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A Comparison of Manual Brushing Treatments in the ICHdw at Redfish Creek: 10 - year Results from Blocks 10 - 13

Author(s) or contact(s): G.J. Harper, R.J. Whitehead, and C.F. Thompson
Source: Research Branch
Subject: Forestry General
Series: Extension Note
Other details:  Published 1998. Hardcopy is available.
 

Abstract

After harvesting, sites in the Interior Cedar-Hemlock Dry Warm subzone (ICHdw) frequently regenerate to rich, brush-dominated communities that can inhibit successful conifer establishment. Species common to these post-harvested areas include: paper birch (Betula papyrifera Marsh.), Douglas maple (Acer glabrum Torr. var. douglasii [Hook.] Dipp.), redstem ceanothus (Ceanothus sanguineus Pursh), beaked hazelnut (Corylus cornuta Marsh.), ocean spray (Holodiscus discolor (Pursh) Maxim.), common snowberry (Symphoricarpos albus [L.] Blake), thimbleberry (Rubus parviflorus Nutt.), and fireweed (Epilobium angustifolium L.). Located on the lower valley slopes of southeastern British Columbia, the ICHdw subzone also features other important land uses that make forest management complex and controversial. In addition to being the most diverse subzone in the province in terms of tree species (Braumandl and Curran 1992), this subzone often provides critical winter and spring ungulate habitat, and can be important as a source of domestic water. As a result of these resource uses and public pressure, herbicides are rarely used for controlling competition to tree regeneration.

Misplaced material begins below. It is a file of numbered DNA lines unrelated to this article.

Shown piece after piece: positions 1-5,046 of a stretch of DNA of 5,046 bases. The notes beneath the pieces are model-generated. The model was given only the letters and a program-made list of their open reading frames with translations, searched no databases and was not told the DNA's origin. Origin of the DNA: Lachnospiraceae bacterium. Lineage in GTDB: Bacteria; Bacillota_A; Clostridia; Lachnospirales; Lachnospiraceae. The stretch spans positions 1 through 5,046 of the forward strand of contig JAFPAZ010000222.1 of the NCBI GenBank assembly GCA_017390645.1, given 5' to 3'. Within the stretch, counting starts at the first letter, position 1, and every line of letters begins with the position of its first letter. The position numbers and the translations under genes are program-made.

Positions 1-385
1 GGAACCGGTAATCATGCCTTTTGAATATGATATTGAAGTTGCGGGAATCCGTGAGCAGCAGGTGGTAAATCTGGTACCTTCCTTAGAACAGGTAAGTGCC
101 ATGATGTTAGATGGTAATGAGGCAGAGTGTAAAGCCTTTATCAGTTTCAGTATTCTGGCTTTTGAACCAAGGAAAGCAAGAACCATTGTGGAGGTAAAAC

The Redfish Creek Manual Brushing study was established in 1987 by Roger Whitehead of the Canadian Forest Service. The primary objectives of this research trial were to examine the cost effectiveness and productivity of motorized manual brushing treatments (Holmsen and Whitehead 1988) and to compare conifer and vegetation response to multiple motor-manual brushing treatments.

This extension note summarizes the 1997 remeasurement of conifer and vegetation response data collected from blocks 10-13. These blocks are adjacent to each other and provide a field demonstration of a range of brushing treatments. The objectives of the 1997 remeasurement were to compare brushing treatment vegetation, stocking, and conifer response 10 years after trial establishment. A more detailed report summarizing results from blocks 1-9 can be found in Thompson et al. [1998].

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Updated April 17, 2007